At the national level the Republican Party has become a destructive and anarchic political force in American life.”
Trump’s White House is a Black Hole, by Peter Wehner, senior fellow at the Ethics & Public Policy Center, and an official in the Reagan, Bush-41 & Bush-43 administrations, The New York Times, March 3, 2018.
The arc of the physical universe appears to be short, and it bends toward heat. Win soon or suffer the consequences.”
Bill McKibben, in Winning Slowly Is the Same as Losing, Rolling Stone, Dec. 1.
Climate change is not a future threat; it is happening now, and we are paying for it in lost lives and billions of dollars in damage.”
Michael Bloomberg & Jerry Brown, The U.S. Is Tackling Global Warming, Even if Trump Isn’t, The New York Times, Nov. 14.
When we viewed photographs and film of the annihilated cities of Hiroshima and Nagasaki, we sensed that the world could be ended by nuclear weapons. Now these hurricanes [Harvey, Irma, Jose and Maria] have conveyed a similar feeling of world-ending, having left whole islands, once alive in their beauty and commerce, in ruin.”
Robert Jay Lifton, Our Changing Climate Mind-Set, NY Times, Oct. 7.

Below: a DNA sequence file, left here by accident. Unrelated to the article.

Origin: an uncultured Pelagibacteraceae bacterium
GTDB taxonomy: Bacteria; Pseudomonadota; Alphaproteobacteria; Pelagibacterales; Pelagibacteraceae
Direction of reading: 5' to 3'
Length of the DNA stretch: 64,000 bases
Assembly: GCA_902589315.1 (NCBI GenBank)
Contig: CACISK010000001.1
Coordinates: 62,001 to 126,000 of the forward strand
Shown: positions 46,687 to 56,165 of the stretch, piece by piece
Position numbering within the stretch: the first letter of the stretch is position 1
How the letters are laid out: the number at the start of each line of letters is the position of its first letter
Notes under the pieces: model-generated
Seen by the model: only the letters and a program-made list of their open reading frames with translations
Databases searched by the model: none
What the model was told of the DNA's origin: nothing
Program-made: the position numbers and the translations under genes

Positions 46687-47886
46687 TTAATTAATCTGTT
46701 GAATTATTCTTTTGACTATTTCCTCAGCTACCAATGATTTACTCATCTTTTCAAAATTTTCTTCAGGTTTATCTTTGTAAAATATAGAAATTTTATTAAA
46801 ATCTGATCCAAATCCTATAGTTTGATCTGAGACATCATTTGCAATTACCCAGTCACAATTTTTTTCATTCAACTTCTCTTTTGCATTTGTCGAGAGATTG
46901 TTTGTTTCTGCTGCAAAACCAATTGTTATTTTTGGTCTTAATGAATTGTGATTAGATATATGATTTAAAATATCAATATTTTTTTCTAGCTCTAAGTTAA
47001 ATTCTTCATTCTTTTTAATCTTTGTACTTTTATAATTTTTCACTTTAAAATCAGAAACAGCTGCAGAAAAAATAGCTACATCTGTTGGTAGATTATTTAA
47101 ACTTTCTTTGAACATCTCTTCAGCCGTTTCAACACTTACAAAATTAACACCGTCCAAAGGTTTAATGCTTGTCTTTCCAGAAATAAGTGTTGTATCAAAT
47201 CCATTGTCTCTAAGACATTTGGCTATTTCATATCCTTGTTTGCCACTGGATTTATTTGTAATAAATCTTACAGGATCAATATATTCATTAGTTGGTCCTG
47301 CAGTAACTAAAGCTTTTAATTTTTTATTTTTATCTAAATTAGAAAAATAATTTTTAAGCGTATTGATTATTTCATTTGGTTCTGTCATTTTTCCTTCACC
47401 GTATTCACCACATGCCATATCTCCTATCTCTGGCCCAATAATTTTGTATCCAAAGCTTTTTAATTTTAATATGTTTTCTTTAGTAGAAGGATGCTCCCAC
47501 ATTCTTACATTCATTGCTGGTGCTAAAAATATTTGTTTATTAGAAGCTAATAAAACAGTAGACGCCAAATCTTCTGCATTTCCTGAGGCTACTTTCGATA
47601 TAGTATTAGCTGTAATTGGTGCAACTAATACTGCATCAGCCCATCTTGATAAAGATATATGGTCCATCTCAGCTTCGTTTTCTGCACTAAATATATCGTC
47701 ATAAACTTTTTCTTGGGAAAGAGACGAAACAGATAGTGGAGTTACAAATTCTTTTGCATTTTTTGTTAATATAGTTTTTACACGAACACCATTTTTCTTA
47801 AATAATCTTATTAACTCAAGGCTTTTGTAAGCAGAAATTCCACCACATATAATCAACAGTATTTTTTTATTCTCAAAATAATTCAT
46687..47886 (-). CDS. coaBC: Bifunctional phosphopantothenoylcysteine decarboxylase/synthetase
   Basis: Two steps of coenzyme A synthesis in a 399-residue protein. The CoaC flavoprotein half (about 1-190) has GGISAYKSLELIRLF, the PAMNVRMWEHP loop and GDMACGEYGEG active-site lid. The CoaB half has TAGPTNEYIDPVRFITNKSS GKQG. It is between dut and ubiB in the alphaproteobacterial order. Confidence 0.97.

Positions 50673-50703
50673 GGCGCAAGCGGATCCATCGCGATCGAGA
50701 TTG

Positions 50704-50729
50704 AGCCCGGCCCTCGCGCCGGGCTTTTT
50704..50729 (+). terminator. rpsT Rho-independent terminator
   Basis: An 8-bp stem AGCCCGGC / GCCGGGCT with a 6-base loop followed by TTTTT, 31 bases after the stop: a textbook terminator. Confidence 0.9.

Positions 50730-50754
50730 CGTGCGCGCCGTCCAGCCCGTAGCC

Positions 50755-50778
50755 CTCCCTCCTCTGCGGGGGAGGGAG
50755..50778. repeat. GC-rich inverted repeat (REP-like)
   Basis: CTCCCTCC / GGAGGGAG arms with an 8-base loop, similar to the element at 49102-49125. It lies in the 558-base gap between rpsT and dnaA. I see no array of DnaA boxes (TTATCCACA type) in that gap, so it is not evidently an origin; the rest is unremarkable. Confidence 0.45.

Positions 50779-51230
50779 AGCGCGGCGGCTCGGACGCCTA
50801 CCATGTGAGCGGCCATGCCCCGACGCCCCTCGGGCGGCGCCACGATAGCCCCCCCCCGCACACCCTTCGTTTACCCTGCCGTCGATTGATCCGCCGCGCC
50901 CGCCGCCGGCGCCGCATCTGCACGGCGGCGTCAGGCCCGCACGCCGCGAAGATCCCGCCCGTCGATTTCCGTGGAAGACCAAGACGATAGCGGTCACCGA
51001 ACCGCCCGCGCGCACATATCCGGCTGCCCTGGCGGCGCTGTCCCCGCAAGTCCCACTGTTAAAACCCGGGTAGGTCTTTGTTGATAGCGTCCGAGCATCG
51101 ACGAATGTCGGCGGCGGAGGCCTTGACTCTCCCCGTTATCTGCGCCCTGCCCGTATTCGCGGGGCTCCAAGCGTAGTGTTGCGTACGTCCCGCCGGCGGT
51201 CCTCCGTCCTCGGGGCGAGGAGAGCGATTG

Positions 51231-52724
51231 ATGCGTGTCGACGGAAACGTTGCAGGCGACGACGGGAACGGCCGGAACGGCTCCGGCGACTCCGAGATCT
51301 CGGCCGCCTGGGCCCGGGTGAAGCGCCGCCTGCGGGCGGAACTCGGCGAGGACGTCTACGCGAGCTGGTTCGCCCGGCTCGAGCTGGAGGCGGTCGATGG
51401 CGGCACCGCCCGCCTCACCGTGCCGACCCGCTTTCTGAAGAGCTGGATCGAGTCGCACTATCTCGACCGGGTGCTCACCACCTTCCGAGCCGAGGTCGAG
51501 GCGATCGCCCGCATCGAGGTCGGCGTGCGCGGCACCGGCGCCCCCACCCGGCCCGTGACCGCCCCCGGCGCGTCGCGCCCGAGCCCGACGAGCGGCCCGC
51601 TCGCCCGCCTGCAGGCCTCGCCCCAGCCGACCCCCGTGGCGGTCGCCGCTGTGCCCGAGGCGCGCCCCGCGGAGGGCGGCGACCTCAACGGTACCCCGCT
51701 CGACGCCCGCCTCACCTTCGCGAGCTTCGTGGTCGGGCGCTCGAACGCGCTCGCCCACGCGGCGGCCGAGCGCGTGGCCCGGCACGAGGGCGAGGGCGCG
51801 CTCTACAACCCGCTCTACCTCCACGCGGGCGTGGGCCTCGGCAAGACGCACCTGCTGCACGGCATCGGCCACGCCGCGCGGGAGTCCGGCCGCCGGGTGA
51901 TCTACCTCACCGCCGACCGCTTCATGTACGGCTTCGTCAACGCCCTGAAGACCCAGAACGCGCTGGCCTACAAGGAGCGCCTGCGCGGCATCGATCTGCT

[We have been] engineering first in ignorance and then in denial a climate system that will now go to war with us for many centuries, perhaps until it destroys us.”
David Wallace-Wells, “The Uninhabitable Earth,” New York magazine, July 9. (Quoted by David Roberts in We have no system to deal with escalating climate damages. It’s time to build one, at vox.com, Sept 21, in the wake of Hurricanes Harvey, Irma and Maria.)
I don’t think my statements are going to change the way the administration thinks or the governor thinks, but let me tell you, people are afraid. People are understanding there is a new normal now.”
Miami (FL) Mayor Tomás Regalado (a Republican), in Harrowing Storms May Move Climate Debate, if Not G.O.P. Leaders, NY Times, Sept 14.
For scientists, drawing links between warming global temperatures and the ferocity of hurricanes is about as controversial as talking about geology after an earthquake. But in Washington, where science is increasingly political, the fact that oceans and atmosphere are warming and that the heat is propelling storms into superstorms has become as sensitive as talking about gun control in the wake of a mass shooting.”
Lisa Friedman, Hurricane Irma Linked to Climate Change? For Some, a Very ‘Insensitive’ Question, NY Times, Sept. 11.
The ‘climate lesson’ from disasters like Houston is simple: we desperately need to stop this process before it gets too bad for us to bear.”
Vox blogger David Roberts, tweeting on Aug. 27.
“All these fights trace back to the fact that current energy markets don’t value climate change properly. So states are essentially trying to find a backward way into carbon pricing, first by subsidizing renewables, and now by trying to save nuclear. It’s a really messy way of getting there.”
Energy analyst Alex Gilbert, in How Retiring Nuclear Power Plants May Undercut U.S. Climate Goals, by Brad Plumer, in The New York Times, June 13. (NB: Quote was stitched together from direct quote and reporter’s commentary.)